Machinery Lubrication


Machinery Lubrication magazine published by Noria Corporation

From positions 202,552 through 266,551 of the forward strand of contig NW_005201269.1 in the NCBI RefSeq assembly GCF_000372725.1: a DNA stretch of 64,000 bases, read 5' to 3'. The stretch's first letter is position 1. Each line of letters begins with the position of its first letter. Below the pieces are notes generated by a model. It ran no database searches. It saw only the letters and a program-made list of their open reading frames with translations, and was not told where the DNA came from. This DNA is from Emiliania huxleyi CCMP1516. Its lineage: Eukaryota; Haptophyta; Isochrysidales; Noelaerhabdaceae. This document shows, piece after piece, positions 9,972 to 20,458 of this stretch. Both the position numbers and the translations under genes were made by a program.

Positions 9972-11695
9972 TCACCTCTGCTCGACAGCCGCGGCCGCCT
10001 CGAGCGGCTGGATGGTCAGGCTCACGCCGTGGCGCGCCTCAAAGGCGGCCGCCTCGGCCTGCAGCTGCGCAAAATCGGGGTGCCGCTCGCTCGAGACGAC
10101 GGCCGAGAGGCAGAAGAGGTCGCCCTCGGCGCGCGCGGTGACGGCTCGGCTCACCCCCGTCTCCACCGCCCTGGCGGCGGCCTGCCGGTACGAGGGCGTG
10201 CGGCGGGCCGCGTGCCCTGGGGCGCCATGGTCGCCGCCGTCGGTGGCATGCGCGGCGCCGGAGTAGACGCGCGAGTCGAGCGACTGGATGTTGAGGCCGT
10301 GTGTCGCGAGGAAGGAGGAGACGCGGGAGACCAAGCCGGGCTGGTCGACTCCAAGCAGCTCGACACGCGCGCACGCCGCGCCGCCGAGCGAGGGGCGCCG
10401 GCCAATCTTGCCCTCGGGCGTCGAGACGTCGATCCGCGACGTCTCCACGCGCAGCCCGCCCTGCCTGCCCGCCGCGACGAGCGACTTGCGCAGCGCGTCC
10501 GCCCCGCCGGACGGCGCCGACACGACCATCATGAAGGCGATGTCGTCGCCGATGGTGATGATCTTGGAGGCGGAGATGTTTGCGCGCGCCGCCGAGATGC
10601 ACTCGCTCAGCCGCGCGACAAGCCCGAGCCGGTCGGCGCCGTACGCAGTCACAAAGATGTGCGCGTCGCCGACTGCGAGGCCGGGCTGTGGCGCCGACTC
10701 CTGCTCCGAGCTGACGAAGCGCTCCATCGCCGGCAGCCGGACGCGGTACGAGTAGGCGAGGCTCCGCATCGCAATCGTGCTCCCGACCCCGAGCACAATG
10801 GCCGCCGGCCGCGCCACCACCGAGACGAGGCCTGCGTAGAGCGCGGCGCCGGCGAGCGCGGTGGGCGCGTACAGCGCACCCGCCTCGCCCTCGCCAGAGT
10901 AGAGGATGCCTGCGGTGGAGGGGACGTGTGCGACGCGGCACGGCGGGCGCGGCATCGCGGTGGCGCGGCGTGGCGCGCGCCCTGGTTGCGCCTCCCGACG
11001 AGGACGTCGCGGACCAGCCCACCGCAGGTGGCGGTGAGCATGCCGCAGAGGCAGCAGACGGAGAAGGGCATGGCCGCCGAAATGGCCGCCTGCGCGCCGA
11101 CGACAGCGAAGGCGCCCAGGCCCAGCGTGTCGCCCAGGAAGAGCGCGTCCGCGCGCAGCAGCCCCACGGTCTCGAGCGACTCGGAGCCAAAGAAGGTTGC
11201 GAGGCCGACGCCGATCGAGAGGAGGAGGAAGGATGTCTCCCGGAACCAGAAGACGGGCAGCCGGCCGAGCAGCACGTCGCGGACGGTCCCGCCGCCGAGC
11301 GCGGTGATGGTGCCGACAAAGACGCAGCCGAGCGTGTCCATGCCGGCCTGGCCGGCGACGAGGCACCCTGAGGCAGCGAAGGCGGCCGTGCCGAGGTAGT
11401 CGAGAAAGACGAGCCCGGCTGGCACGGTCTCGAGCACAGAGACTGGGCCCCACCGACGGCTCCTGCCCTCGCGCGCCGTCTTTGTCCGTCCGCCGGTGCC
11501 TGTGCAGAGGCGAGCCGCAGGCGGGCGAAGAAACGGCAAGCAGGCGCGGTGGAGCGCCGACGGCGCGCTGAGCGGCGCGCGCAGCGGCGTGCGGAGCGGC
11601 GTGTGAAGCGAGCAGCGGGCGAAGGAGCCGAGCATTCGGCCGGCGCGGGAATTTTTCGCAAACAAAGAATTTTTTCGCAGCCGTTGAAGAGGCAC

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28 | September - October 2020 | www . What is Adhesive Wear One of the primary concerns with machinery lubrication is wear generation. Understanding this process, why it occurs, its presence and development, how to detect and analyze it, and what prevention measures need to take place to avert it can greatly improve site equipment reliability and work to minimize associated downtime resulting in a more profitable and enjoyable workplace. Let's take a closer look at adhesive wear and discuss the noted param- eters mentioned above. While there are many types of wear generation within lubrication, we will be specifically reviewing adhesive wear. Adhesive wear is the result of the transference of material from one surface to another, typically taking place in poorly lubricated sliding applications. As we look further into adhesive wear, it will become apparent that there are several alternative names often associated with this type of wear. As such during discus- sion or analysis one may encounter terminology such as scuffing, seizing, cracking, smearing, and galling and must bear in mind that all of these can and must all fall within the realm of adhesion. Adhesive Wear Sources During inadequate sliding lubrication, asperities, or surface peaks, are subject to interaction with one another. As this transpires, strong adhesive interface can result in "cold welding" and the potential for coarser surfaces and wear generation are intensified by means of fragment material transfer. It is important to know that there are two fundamental elements that endorse adhesive wear: 1) the proclivity of dissimilar types of materials to form solids or compounds once contact occurs and 2) the overall cleanliness of the surfaces that interact with one another. With this being said, there are several other influencing factors that should be considered. e addi- tive package and film thickness of the lubricant, the size of components that make up the asset, and certain specific operating parameters such as load and speed should also be considered. As adhesive wear begins to occur it often forms into two types of wear. At very high loads, the debris is often oxides, but at lower loads it is metallic. e oxidation process occurs as the wear and protection films begin to wear away and the metallic process commences directly afterward. It is during the transition from oxidative to metallic wear that there is often an immediate increase in the rate of wear. e severity of adhesive wear generated during this process is directly proportional to the load applied and the distance covered during contact over this time. Now that we have a better understanding of how adhesive wear occurs, we can begin to look at what causes Adhesive Wear Explained Adhesive wear is the result of the transference of material from one surface to another typically taking place in poorly lubricated, sliding applications." " M achin e Insp e c tions PERSPECTIVE Matt Adams | Noria Corporation

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